Spring came late and summer barely came at all but I didn’t let that stop me. I picked greens when and where I found them, hunted when the opportunity presented itself, foraged for what little did survive the quirky weather, and in general covered it all with a lot of praying. M&M surprised me with a chick … the other eggs in the nest never hatched … and I worried for a bit until I saw Rufus was as uninterested and unimpressed by the chick as she had been its parents. In fact Rufus was noticeably uninterested in just about everything but laying in front of the fireplace. Then she got to where she didn’t even want me to pick her up; she’d tolerate a brushing but that was about it. I checked her stem to stern looking for something wrong but never could find anything. Then one morning in July I woke up to Beau’s howling. Rufus had passed on.
My heart broke a little more but, as had become my habit, I survived. We all did though I surely did miss my curmudgeonly queen of the cave. I put one foot in front of the other and just kept going. I wasn’t sure why anymore but it seemed the thing to do so I did it.
Beau wasn’t a puppy any longer and I realized he needed to be a dog and all that came with it. I finally started taking him with me on my foraging and hunting runs and he turned into a pretty good example of his species and breed. He trained about as well as any dog I’d ever had and after only a couple of weeks I stopped having to be so careful of him to make sure he didn’t leave me or get lost.
The one thing I didn’t do under any circumstances was go anywhere near other people to get their attention, not that I saw that many. I had worried that the area would be hunted over but not a chance. It was down right eerie how few people I saw and then ones I did see all seemed to be goobermint types or something so similar they could have passed for each other.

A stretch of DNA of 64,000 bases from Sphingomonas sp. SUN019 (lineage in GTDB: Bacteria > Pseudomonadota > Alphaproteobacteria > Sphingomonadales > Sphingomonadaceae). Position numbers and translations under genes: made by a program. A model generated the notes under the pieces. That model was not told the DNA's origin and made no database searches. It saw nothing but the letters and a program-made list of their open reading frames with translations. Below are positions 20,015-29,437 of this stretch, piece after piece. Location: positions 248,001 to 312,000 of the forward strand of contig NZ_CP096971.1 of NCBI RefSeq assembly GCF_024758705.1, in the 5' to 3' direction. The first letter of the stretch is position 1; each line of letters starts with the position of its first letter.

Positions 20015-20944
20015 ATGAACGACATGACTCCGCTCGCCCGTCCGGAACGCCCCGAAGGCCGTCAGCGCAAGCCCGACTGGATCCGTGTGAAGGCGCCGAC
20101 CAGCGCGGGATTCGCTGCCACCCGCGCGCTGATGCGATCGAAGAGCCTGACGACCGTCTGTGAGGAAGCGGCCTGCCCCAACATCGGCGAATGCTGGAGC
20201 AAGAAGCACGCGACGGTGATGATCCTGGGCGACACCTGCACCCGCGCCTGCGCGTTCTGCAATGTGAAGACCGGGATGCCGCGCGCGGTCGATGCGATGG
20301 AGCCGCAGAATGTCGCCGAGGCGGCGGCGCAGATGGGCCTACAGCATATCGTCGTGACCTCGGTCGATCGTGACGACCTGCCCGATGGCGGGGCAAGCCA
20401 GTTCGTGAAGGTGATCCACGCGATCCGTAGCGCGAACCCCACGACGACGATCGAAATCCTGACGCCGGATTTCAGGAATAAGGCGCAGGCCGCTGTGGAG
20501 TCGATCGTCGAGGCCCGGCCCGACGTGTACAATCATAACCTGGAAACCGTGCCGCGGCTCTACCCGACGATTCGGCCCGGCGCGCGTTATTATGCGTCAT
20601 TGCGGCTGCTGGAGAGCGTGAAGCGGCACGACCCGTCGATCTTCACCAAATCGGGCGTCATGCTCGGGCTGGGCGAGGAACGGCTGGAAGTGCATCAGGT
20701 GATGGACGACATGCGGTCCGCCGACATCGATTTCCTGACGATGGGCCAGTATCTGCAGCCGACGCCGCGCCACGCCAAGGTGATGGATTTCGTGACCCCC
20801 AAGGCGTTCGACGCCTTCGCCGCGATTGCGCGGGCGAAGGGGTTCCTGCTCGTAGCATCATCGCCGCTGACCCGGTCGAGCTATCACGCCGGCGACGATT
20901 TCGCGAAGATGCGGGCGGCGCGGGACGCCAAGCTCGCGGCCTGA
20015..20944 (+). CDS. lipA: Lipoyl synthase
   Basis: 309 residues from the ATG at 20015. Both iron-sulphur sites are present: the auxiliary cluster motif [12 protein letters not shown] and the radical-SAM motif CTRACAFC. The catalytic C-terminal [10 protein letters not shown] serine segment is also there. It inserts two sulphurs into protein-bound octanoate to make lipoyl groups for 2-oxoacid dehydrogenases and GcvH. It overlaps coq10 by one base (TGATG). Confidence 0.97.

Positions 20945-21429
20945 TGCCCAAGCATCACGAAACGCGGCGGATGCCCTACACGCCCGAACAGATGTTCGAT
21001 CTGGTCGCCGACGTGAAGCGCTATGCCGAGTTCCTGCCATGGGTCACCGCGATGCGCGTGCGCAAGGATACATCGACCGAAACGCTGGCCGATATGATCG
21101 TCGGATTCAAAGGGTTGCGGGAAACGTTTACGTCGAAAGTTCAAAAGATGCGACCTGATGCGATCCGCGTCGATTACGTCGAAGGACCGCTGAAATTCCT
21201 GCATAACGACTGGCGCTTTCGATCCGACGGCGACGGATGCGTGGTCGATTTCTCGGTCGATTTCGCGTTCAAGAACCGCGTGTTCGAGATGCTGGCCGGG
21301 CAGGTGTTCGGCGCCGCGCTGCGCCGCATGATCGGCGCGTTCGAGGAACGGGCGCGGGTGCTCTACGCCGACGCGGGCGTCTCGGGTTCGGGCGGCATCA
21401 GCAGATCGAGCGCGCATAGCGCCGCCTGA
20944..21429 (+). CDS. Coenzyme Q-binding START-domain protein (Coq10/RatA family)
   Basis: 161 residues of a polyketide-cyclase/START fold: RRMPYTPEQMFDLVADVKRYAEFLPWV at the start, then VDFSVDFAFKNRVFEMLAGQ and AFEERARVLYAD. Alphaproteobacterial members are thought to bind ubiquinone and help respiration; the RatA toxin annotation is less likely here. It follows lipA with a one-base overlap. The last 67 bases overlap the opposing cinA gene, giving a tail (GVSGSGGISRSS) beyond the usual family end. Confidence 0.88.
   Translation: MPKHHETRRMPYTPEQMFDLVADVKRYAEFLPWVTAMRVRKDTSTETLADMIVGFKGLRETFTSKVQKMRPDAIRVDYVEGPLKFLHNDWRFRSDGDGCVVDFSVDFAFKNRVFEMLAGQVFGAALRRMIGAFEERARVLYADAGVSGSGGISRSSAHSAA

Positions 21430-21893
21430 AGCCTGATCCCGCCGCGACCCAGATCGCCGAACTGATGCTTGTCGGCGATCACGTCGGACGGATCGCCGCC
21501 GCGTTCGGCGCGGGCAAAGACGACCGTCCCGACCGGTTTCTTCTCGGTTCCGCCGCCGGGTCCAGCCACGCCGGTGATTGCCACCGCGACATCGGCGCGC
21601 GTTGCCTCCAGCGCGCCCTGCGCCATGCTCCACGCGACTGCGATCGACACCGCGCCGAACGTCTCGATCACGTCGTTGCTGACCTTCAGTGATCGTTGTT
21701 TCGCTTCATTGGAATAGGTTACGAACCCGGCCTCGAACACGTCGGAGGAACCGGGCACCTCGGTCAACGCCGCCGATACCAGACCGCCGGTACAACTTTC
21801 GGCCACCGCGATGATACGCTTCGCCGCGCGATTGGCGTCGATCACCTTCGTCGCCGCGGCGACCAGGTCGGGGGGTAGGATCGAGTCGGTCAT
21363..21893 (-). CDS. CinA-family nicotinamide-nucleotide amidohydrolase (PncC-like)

A few times I tried to get close enough to hear what they talked about amongst themselves but I never could. They were jumpy and well-armed and the combination didn’t seem to healthy for me. I wondered for a while why I didn’t see no one else then decided either the government had closed off the area or what seemed more likely, fuel just wasn’t available.
A bad cold snap hit in early September, a snow storm of all things. It was so bad I worried for my greenhouse plants. I decided to take the canoe and check around the lake but the birds, all three of them, mobbed me every time I tried to go outside. There had only been a few such times like that and there’d been a good reason for each so I listened despite feeling more than a bit foolish.
Then Beau started acting weird and I thought he was picking up the birds’ bad behavior. Despite the likelihood of something bad, I was just about to show them who was boss when all four animals hightailed it into the cave proper squawking and carrying on, leaving me in the entry. Then I felt it, some vibration through my feet.
I felt whatever it was off and on for the rest of the night. The animals wouldn’t or couldn’t settle. I couldn’t either. Around about dawn I couldn’t stand it anymore.